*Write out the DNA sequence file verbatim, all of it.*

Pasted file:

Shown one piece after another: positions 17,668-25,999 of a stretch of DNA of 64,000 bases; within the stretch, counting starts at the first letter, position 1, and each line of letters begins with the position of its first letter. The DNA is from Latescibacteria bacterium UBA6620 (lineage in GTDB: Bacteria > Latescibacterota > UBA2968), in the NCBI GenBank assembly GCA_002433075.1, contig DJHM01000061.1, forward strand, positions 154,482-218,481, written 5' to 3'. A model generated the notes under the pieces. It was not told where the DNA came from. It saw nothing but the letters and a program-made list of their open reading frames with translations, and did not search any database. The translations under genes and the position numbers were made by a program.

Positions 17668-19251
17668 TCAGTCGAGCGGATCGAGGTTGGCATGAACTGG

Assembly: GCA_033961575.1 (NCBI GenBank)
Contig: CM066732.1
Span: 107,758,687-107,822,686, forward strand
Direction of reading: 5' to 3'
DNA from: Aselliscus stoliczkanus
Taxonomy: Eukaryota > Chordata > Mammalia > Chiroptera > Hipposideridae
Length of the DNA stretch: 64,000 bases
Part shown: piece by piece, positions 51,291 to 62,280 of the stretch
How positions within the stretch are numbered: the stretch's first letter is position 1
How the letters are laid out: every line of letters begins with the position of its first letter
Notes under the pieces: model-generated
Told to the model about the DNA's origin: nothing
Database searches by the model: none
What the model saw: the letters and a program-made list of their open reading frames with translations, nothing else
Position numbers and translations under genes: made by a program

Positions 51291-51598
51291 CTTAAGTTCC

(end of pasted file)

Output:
Shown one piece after another: positions 17,668-25,999 of a stretch of DNA of 64,000 bases; within the stretch, counting starts at the first letter, position 1, and each line of letters begins with the position of its first letter. The DNA is from Latescibacteria bacterium UBA6620 (lineage in GTDB: Bacteria > Latescibacterota > UBA2968), in the NCBI GenBank assembly GCA_002433075.1, contig DJHM01000061.1, forward strand, positions 154,482-218,481, written 5' to 3'. A model generated the notes under the pieces. It was not told where the DNA came from. It saw nothing but the letters and a program-made list of their open reading frames with translations, and did not search any database. The translations under genes and the position numbers were made by a program.

Positions 17668-19251
17668 TCAGTCGAGCGGATCGAGGTTGGCATGAACTGG

Assembly: GCA_033961575.1 (NCBI GenBank)
Contig: CM066732.1
Span: 107,758,687-107,822,686, forward strand
Direction of reading: 5' to 3'
DNA from: Aselliscus stoliczkanus
Taxonomy: Eukaryota > Chordata > Mammalia > Chiroptera > Hipposideridae
Length of the DNA stretch: 64,000 bases
Part shown: piece by piece, positions 51,291 to 62,280 of the stretch
How positions within the stretch are numbered: the stretch's first letter is position 1
How the letters are laid out: every line of letters begins with the position of its first letter
Notes under the pieces: model-generated
Told to the model about the DNA's origin: nothing
Database searches by the model: none
What the model saw: the letters and a program-made list of their open reading frames with translations, nothing else
Position numbers and translations under genes: made by a program

Positions 51291-51598
51291 CTTAAGTTCC